HARI SREENIVASAN: Mark, what about the central argument that he’s making, is that we’re essentially walking back down that road of banks that are too big to fail, that we’re essentially going to protect these big four or five banks?

MARK CALABRIA: We are. And Dodd-Frank didn’t end that. So, I mean, I’m not actually for piecemeal reform of Dodd-Frank. I would repeal the whole thing and start from the beginning, because I do think it didn’t address the problems in the crisis.

Now, where — Dennis was quite correct in saying it’s got to be the risk you’re looking at. Where I would disagree is, to me, what happened is, we had a huge housing boom and bust that caused a recession. We lost two million jobs before September 2008.

We were in a recession by the time of the financial crisis. And so whenever I hear somebody say, oh, well, we don’t want banks gambling with derivatives, I don’t want banks gambling with shoddy mortgages, and we’re going down that road again, low down payment, subprime mortgages. That’s riskier than a derivative.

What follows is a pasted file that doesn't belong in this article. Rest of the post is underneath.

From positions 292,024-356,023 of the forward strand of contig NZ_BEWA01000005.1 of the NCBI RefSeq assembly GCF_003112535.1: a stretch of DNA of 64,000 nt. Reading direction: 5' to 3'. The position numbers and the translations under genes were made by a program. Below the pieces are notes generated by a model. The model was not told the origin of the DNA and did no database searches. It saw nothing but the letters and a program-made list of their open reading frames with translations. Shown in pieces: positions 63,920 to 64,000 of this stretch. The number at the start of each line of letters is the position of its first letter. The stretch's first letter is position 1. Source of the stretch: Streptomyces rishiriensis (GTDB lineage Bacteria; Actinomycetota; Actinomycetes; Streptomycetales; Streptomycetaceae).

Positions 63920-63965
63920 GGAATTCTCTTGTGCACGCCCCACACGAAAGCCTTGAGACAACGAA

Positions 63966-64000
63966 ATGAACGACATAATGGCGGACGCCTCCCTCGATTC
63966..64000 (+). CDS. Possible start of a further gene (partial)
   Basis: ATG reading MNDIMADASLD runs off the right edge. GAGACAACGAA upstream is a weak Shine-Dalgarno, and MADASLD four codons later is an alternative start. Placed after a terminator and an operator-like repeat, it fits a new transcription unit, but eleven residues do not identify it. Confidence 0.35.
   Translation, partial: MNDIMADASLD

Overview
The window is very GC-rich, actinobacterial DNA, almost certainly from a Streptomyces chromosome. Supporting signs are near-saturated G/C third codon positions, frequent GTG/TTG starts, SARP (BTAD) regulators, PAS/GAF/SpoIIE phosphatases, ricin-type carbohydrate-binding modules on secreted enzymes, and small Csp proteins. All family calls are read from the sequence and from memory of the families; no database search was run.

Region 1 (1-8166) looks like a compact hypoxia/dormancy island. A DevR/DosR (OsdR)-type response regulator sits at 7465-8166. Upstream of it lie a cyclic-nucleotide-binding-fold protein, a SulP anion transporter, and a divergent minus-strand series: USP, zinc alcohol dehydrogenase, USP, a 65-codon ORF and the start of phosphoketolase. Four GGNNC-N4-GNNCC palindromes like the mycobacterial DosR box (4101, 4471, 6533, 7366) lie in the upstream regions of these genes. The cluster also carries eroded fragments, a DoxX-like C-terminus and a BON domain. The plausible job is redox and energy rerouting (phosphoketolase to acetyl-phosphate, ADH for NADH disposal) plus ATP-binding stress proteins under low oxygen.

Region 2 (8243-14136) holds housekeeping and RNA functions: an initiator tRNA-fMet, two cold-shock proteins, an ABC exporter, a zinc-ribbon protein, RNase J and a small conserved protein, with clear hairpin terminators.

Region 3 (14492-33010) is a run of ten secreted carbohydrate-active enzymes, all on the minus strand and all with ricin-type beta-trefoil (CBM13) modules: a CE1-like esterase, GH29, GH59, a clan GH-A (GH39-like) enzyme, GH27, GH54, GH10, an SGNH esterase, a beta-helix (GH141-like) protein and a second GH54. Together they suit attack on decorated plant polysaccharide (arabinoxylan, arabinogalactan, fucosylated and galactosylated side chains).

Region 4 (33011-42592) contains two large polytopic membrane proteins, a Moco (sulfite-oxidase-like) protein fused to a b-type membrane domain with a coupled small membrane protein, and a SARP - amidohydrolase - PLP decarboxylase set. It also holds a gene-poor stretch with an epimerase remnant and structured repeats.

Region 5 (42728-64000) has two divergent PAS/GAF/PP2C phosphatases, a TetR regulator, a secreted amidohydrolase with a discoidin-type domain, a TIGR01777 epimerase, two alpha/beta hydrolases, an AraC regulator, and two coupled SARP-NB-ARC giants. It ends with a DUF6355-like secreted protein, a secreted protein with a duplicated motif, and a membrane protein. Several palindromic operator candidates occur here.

Banks lost billions on their Fannie-Freddie holdings of preferred shares. We didn’t make them push that out. So, again, to me, I’m concerned that rather than say let’s shrink the safety net, we get in these political arguments over, well, this constituency, that’s bad because Wall Street likes it, but because the realtors and home builders like this, then that’s OK.

And that’s the debate we’re in today, whereas, to me, we need to end all the bailouts.

HARI SREENIVASAN: All right. All right.

Mark Calabria, Dennis Kelleher, thanks so much.

DENNIS KELLEHER: Thank you